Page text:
Director Park Jin-pyo is best known for unconventional melodramas like Too Young to Die and You Are My Sunshine, but when I heard about the basic premise of Closer to Heaven (내 사랑 내 곁에), I thought perhaps director Park had finally decided to make a conventional terminal-illness melodrama. And in terms of its story, Closer to Heaven really is a conventional terminal-illness melodrama. However, it’s restrained directorial approach and superior performances helps elevate it above other efforts in the genre.
In Closer to Heaven, Lee Ji-soo (Ha Ji-won) is a mortician whose work has left her twice divorced. She is hired by Baek Jong-woo (Kim Myung-min), an old friend of hers who suffers from amyotrophic lateral sclerosis (ALS or Lou Gehrig’s disease). Jong-woo proposes to Ji-soo on the spot, both knowing that he likely only has a few years left, but moved by his lack of disdain for her profession, she accepts and things are good for a while. Then the disease progresses and both Jong-woo and Ji-soo struggle with his steadily weakening condition and mortality as they become residents of a hospital ALS ward.
Although the story is built on the clever concept of a terminally ill man getting involved with a woman whose job is to prepare the dead for their ceremony of passage, the actual story is fortunately focused more on the reality of romance and relationship in the face of mortality and suffering. The story beats are about what you might expect from terminal-illness romance melodramas — Closer to Heaven doesn’t deviate from the form — but the execution of the story, particularly in direction and performance is where the film stands out.
Since the film is so focused on the two lead characters, it’s important that both Ha Ji-won and Kim Myung-min are up to the task. Kim Myung-min is of particular note, dedicating himself to the character to the point that he physically lost a ton of weight and let his own muscles atrophy to potently capture the increasingly frustrated Jong-woo’s perspective. Ha Ji-won does play a bit plucky at times per her common type, but manages to perform across Kim Myung-min’s Jong-woo well enough when a more dramatic air is called for. Both took home trophies from Korean award ceremonies for their performances.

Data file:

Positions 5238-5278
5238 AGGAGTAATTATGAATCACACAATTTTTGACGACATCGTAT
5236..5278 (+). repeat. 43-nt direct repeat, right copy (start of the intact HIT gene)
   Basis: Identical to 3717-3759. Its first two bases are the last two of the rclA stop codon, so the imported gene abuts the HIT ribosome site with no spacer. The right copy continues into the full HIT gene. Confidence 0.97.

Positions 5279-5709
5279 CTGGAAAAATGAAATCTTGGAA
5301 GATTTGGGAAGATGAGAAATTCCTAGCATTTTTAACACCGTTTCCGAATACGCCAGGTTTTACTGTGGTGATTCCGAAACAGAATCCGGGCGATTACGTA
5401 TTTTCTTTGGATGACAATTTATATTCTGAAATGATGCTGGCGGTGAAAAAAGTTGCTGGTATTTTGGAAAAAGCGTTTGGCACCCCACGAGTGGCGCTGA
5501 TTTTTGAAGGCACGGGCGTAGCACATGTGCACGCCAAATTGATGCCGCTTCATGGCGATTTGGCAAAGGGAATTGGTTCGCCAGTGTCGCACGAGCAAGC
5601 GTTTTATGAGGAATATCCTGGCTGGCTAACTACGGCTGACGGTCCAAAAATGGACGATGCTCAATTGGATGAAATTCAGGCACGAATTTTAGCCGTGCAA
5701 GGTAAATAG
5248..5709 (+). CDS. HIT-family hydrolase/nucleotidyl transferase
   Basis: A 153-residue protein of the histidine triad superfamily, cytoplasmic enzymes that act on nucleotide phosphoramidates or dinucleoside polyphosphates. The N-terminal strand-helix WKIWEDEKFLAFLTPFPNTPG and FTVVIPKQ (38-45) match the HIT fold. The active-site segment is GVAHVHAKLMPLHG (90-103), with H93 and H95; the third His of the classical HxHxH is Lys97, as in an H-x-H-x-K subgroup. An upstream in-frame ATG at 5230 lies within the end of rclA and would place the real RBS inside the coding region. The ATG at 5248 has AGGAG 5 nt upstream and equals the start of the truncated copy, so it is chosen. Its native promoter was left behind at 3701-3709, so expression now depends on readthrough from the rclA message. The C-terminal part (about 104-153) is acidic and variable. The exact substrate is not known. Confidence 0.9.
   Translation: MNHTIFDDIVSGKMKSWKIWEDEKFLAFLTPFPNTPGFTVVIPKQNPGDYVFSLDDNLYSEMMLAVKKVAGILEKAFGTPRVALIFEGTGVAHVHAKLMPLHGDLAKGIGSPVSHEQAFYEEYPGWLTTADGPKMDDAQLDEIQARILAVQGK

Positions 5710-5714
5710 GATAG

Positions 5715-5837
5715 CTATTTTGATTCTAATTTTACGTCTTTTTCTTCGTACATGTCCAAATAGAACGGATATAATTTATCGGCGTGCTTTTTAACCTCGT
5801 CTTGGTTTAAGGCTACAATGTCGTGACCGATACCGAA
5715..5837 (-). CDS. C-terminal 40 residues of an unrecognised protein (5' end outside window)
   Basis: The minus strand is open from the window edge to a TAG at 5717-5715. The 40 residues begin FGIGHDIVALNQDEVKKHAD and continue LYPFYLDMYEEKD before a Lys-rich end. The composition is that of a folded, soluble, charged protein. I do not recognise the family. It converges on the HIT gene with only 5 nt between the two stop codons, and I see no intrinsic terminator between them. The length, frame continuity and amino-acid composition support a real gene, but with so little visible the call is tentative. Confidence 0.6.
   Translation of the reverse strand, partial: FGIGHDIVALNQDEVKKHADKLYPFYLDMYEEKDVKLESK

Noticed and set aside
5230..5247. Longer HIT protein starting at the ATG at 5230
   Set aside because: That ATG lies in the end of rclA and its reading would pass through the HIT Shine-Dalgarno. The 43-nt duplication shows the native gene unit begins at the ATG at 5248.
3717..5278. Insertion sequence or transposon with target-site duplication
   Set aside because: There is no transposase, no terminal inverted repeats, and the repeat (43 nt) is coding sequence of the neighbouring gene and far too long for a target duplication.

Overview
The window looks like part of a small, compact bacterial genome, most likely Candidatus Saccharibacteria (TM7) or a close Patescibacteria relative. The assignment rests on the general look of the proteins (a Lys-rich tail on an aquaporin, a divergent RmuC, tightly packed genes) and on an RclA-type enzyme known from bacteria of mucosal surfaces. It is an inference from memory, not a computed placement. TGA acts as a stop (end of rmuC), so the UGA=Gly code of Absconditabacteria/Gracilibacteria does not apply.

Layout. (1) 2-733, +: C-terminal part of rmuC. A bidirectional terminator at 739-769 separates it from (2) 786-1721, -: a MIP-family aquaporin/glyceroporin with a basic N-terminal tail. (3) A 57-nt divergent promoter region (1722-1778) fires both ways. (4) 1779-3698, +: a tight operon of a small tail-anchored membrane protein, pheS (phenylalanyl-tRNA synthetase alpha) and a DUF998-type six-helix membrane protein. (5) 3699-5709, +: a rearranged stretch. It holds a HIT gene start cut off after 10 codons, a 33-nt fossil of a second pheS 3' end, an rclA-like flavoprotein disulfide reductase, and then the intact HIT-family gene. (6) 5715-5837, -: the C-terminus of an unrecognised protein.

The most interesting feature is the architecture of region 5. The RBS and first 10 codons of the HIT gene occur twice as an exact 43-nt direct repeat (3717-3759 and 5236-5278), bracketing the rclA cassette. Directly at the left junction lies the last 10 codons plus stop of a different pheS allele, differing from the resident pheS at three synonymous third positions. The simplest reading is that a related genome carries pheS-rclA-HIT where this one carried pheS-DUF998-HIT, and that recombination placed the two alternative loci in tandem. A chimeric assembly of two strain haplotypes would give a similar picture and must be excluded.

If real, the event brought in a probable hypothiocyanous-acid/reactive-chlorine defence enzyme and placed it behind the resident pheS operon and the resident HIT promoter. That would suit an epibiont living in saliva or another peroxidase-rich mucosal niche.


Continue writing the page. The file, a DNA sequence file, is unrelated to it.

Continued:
And director Park tackles this subject matter by drawing back and mostly letting the characters and the picture speak for itself to the point that most of the notable music in the film is diegetic. There is no dramatic swell of music when Jong-woo collapses or suffers a setback nor does the film try to sweeten the early romance with pop songs. However, because the film is titled after Kim Hyun-shik’s classic tune, music does remain important to the film as Park Jin-pyo presents and recalls a song that the pair share together.
After the story reaches the ALS hospital ward, it extends to include moments with other patients, which is welcome as it opens the window to multiple perspectives of love in terminal illness. On the other hand, the narrative isn’t always solid, especially towards the final act as the film never really defines the moments that determine how Jong-woo and Ji-soo see each other in the end.
This takes a bit of the air out of the film’s sails, even though all the tears that Closer to Heaven engender in its audience are earned. Closer to Heaven isn’t the kind of terminal-illness melodrama that yanks tears out of your ducts through carefully engineered moments of sympathy like A Millionaire’s First Love or A Moment to Remember, but are won as we get to believe in the characters through excellent performances and patient direction.
So, while Closer to Heaven doesn’t really add anything to the terminal-illness melodrama that we haven’t seen before, the film does provide a more genuine and natural experience than most. And I think that makes it worth checking out with a box of tissues, if this kind of film is what you’re looking for. 7/10.
Where to watch it: Despite being one of the most successful straight melodramas of the last decade, Closer to Heaven doesn’t have much international distribution. If you’re lucky, you might be able to find used copies of the Korean or Taiwanese DVDs (with English subs) from auction sites. If you can read Japanese, the Japanese DVD (Japanese subs only) still seems to be available at retail in Japan.
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- MBC documentary special features Kim Myung-min
- Kim Myung-min Was Not There
- Kim Myung-min loses weight and the Kang-mae image
- Kim Myung-min takes a method approach to weight loss